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ATI Stream SDK now supports GPU-accelerated OpenCL

ATI Stream SDK now supports GPU-accelerated OpenCL

The latest beta of the ATI Stream SDK - Beta 4 - finally brings full support for the OpenCL GPGPU standard.

AMD has launched a new version of its ATI Stream SDK which finally introduces full GPGPU support via the OpenCL standard, allowing programmers to easily offload tasks on to their ATI graphics card.

The latest release - Beta 4 - introduces the first true support for the OpenCL GPU offload engine, and according to AMD has been "certified fully compliant with OpenCL 1.0 by the Khronos Group," the standards body behind OpenCL.

The beta is available for immediate download from AMD's website, and allows programmers to implement OpenCL - which offloads highly parallelised tasks on to the graphics chipset, freeing up the system CPU - on a range of cards from the ATI Radeon HD 4350 at the bottom end right up to the latest ATI Radeon HD 5850 and 5870 cards.

Laptop users aren't left out in the cold either: this release of the Stream SDK will also work with ATI Mobility Radeon HD cards, from the 4300 series up to the 4870. High-end workstations are catered for with support for AMD's professional-grade ATI FirePro and AMD FireStream cards, too. However, all cards require that the host CPU supports SSE 3.x or later - something which shouldn't be too much of a challenge for any modern system.

AMD's software product manager Terry Makedon states that this first fully OpenCL-compliant release represents "an OpenCL platform that enables developers to create applications that run the way they were meant to be run, on all the available processors in the system," and should go some way to repairing the disappointment felt by developers when the ATI Stream SDK Beta 2 didn't support GPUs.

Will you be playing with the latest Stream SDK Beta, or is GPU offload still just a toy for certain very specific computing tasks? Share your thoughts over in the forums.

10 Comments

Discuss in the forums Reply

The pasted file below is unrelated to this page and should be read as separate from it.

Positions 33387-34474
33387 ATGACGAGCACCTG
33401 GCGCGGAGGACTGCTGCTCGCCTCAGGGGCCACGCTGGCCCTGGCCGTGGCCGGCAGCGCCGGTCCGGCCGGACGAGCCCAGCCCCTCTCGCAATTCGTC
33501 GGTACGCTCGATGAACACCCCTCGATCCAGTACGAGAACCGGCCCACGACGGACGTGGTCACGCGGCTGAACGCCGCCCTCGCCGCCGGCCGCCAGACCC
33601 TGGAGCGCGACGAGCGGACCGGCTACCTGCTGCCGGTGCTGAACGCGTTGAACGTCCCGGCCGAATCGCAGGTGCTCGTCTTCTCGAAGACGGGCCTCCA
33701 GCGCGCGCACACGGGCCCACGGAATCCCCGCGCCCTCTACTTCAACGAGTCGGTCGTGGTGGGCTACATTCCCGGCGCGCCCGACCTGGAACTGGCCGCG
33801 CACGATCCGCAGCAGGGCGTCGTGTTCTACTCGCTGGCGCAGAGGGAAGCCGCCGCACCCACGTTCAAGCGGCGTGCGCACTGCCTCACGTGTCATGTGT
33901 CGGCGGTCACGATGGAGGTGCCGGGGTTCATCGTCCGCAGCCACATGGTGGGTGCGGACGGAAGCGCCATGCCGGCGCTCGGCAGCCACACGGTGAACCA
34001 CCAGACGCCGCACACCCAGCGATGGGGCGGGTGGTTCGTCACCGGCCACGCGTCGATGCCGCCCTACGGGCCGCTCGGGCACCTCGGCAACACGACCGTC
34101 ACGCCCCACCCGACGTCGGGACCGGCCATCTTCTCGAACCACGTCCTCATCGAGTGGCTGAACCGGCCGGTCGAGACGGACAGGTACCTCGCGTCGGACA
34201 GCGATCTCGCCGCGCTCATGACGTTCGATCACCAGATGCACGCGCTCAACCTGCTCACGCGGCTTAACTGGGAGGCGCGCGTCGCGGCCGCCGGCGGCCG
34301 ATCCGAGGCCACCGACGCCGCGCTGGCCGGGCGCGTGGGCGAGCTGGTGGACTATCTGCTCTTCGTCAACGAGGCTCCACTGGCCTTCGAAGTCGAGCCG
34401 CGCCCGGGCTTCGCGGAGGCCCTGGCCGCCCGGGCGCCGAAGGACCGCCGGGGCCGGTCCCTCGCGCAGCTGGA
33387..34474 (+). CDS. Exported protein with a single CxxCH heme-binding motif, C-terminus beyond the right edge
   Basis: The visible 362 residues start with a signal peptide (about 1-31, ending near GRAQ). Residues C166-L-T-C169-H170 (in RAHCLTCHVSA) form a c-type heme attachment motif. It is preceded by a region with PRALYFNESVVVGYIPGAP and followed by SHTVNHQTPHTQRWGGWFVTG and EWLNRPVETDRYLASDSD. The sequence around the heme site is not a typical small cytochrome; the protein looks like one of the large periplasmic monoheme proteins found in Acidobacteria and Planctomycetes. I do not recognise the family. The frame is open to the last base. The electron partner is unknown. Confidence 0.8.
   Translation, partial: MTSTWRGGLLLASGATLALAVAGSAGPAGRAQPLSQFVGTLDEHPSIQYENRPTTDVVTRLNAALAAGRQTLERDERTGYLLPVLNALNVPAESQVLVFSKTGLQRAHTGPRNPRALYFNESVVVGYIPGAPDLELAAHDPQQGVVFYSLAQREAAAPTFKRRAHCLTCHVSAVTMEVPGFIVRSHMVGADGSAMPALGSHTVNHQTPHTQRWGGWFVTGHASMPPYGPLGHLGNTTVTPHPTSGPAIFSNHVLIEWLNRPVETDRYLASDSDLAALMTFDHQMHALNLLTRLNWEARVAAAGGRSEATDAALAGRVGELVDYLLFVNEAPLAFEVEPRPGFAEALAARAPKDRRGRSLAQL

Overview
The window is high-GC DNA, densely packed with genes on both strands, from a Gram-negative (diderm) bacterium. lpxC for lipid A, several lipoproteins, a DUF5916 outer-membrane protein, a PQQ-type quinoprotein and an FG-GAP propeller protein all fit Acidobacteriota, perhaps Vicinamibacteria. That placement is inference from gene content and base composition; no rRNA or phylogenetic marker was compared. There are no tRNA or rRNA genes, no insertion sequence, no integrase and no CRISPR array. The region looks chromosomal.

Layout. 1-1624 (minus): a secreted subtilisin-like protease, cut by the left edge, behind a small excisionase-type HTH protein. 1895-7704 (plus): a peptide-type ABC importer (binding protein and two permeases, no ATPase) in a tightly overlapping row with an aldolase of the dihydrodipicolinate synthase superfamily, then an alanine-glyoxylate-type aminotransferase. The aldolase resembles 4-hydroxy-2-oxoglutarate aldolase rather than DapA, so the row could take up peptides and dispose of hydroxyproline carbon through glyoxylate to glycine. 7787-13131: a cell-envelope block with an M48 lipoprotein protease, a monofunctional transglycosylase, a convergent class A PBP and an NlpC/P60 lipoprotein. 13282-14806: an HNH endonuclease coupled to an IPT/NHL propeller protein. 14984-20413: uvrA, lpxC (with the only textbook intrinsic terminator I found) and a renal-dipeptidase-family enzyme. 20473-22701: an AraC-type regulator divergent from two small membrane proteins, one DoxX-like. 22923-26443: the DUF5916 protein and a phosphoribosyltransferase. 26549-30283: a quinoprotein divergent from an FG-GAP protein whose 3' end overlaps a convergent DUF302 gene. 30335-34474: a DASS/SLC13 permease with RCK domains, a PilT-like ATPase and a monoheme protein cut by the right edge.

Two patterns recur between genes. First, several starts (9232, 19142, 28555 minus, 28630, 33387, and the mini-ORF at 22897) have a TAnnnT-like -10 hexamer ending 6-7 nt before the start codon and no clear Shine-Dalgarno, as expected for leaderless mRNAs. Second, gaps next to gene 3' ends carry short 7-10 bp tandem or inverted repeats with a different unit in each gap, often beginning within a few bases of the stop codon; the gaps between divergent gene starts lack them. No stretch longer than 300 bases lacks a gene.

feedayeen 14th October 2009, 10:43 Quote
"an OpenCL platform that enables developers to create applications that run the way they were meant to be run, on all the available processors in the system"

Will ATI and Nvidia play nice on my system and share the load?
Tim S 14th October 2009, 10:54 Quote
Quote:
Originally Posted by feedayeen
"an OpenCL platform that enables developers to create applications that run the way they were meant to be run, on all the available processors in the system"

Will ATI and Nvidia play nice on my system and share the load?

Good question... but I doubt we'd get an honest answer from either company at the moment (they don't know effectively). The proof will be in the pudding.
spunkymonkey 14th October 2009, 11:53 Quote
morning all,
so does this open up anything regarding folding@home?

cheers spunky
Tim S 14th October 2009, 13:11 Quote
Quote:
Originally Posted by spunkymonkey
morning all,
so does this open up anything regarding folding@home?

cheers spunky

Potentially, but it's up to Stanford to create an OpenCL Folding client. That might happen now that both ATI and Nvidia have OpenCL drivers.
nicae 14th October 2009, 14:08 Quote
Quote:
Originally Posted by Tim S
Good question... but I doubt we'd get an honest answer from either company at the moment (they don't know effectively). The proof will be in the pudding.

Why do people always think the proof will be in the pudding? I have reasons to believe that cheescake is a better source.
Goty 14th October 2009, 14:35 Quote
Quote:
Originally Posted by nicae
Quote:
Originally Posted by Tim S
Good question... but I doubt we'd get an honest answer from either company at the moment (they don't know effectively). The proof will be in the pudding.

Why do people always think the proof will be in the pudding? I have reasons to believe that cheescake is a better source.

However, as we all know (thanks to BT), not all cheesecakes are created equal, so choice is very important here.
infi 15th October 2009, 03:01 Quote
video encoding & rendering?
yes please!
V3ctor 15th October 2009, 08:26 Quote
Quote:
Originally Posted by infi
video encoding & rendering?
yes please!

Without data corruption? Yes please (Yes, i'm talking for the ATi drivers...)
karx11erx 18th March 2010, 01:15 Quote
[deleted]
cyrilthefish 18th March 2010, 01:38 Quote
Quote:
Originally Posted by V3ctor
(Yes, i'm talking for the ATi drivers...)
Interested in the reasoning. Especially since me and several friends have switched from Nvidia to Ati BECAUSE of driver problems in the past few years.

IMHO The Nvidia driver = stable, Ati = unstable meme is reversed, the opposite is true.
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